Revelstoke clinic’s M.O.M retires after 45 years

Terry Marshall, how has been working for the Selkirk Medical Group for 45 years, is retiring. (Jocelyn Doll-Revelstoke Review)Terry Marshall, how has been working for the Selkirk Medical Group for 45 years, is retiring. (Jocelyn Doll-Revelstoke Review)
Terry Marshall in 1998, prior to getting the medical office manager position. (Contributed)Terry Marshall in 1998, prior to getting the medical office manager position. (Contributed)
Selkirk Medical Group celebrated long-term employee Terry Marshall’s retirement with a bike parade on June 1. (Photo by Tom Robson)Selkirk Medical Group celebrated long-term employee Terry Marshall’s retirement with a bike parade on June 1. (Photo by Tom Robson)
A photo from the archives of Terry Marshall in her early days. (Contributed)A photo from the archives of Terry Marshall in her early days. (Contributed)

Terry Marshall gave two years notice of her retirement to the Selkirk Medical Group, intending to hire her replacement and slowly hand over the reigns.

Then the pandemic hit.

As the medical office manager — aka office M.O.M. — Marshall and the team of physicians jumped into gear and within ten days all appointments were over the phone.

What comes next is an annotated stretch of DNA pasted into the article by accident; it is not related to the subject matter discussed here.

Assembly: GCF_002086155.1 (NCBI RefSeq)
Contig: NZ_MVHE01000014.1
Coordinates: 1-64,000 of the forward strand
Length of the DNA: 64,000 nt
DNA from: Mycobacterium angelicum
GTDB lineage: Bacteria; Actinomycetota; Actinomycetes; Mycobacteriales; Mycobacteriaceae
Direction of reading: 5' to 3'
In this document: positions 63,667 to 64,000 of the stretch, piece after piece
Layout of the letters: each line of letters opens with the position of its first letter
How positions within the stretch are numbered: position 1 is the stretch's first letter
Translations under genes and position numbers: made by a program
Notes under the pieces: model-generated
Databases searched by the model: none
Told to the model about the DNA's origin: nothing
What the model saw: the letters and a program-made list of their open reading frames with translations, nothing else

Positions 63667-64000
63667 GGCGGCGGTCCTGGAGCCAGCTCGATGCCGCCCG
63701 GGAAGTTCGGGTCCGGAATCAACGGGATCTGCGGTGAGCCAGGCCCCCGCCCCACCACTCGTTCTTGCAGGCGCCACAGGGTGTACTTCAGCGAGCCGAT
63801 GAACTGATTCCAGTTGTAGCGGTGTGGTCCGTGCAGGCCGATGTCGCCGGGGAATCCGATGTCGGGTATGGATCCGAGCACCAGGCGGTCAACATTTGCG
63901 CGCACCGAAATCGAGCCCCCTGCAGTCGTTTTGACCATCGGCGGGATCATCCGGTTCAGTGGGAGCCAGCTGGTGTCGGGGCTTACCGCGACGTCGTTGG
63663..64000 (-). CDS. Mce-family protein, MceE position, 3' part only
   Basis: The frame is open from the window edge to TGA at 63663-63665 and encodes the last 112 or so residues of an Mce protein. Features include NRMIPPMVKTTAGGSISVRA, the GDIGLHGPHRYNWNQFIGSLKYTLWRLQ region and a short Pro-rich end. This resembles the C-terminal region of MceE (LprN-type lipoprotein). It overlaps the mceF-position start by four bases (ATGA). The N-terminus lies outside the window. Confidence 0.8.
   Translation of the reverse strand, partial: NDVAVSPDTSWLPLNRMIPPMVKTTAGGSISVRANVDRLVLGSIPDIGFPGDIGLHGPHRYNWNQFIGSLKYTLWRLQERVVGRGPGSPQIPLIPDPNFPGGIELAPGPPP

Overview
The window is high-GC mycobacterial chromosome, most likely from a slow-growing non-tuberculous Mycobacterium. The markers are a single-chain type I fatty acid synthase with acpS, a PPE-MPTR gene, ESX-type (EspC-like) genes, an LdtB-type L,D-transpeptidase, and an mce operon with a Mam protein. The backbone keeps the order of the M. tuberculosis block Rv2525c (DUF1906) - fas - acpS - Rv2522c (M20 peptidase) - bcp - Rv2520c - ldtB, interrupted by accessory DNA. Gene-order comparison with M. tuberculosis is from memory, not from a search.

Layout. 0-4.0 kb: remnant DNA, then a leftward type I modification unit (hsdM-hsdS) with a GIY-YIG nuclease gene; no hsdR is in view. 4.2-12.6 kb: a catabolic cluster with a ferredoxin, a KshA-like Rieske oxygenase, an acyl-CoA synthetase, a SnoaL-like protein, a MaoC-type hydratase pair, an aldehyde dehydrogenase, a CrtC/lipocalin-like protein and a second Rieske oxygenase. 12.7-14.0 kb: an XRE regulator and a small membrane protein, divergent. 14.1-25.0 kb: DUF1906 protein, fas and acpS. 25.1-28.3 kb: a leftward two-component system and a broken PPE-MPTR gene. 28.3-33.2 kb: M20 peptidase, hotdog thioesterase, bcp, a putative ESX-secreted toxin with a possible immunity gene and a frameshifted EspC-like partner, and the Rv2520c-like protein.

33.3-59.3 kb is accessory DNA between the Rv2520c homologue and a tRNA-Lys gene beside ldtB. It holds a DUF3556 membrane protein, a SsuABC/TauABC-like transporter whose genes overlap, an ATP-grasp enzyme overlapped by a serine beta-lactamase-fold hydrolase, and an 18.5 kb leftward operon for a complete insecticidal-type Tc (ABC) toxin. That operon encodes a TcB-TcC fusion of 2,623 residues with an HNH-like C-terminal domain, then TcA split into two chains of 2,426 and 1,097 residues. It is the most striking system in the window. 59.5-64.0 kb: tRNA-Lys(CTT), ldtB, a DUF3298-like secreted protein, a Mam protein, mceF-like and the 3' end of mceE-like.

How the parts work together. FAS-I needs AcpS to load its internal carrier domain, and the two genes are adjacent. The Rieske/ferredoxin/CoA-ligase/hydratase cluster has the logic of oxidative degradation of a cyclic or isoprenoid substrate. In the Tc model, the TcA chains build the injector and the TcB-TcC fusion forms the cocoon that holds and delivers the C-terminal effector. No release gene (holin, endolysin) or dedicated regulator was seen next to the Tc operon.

“You kind of learn to roll with the punches (in the medical field),” she said. “You might have a plan in your mind of what you want to get done that day but you walk in the door and the plan changes completely.”

The clinic spent much of the pandemic understaffed, as parents with kids struggled to find childcare and others moved onto different jobs.

“I was so proud to be a part of all of that, helping people to manage to get through it,” Marshall said.

Terry Marshall circe 1998, prior to getting the medical office manager position. (Contributed)

Though there have been many changes over the 45 years Marshall has been at the office, the pandemic was the most traumatic she said, chuckling at the bad timing of it all.

When Marshall was hired as a receptionist by Dr. Geoff Battersby in 1975, she didn’t have any relevant experience, having gone to school to study interior design and returning home with a distaste for city life.

“He took a chance on me and the rest is history,” she recalled with a laugh.

Battersby, who is now retired and lives in Vernon, said he had no doubt that she would be a valuable employee.

“She was a fast learner in the specifics of each of her positions and rightfully, she eventually became the clinic manager,” he said. “She was an easy-going person with a pleasing personality and very competent in every way. I thank her for her loyal service through the years and wish her good health and fulfillment in her retirement.”

Though Marshall started off as the youngest person in the office, she finished her last day of full-time work on May 28 as the oldest. She will be in and out for the rest of the year, acting as a mentor to the new manager.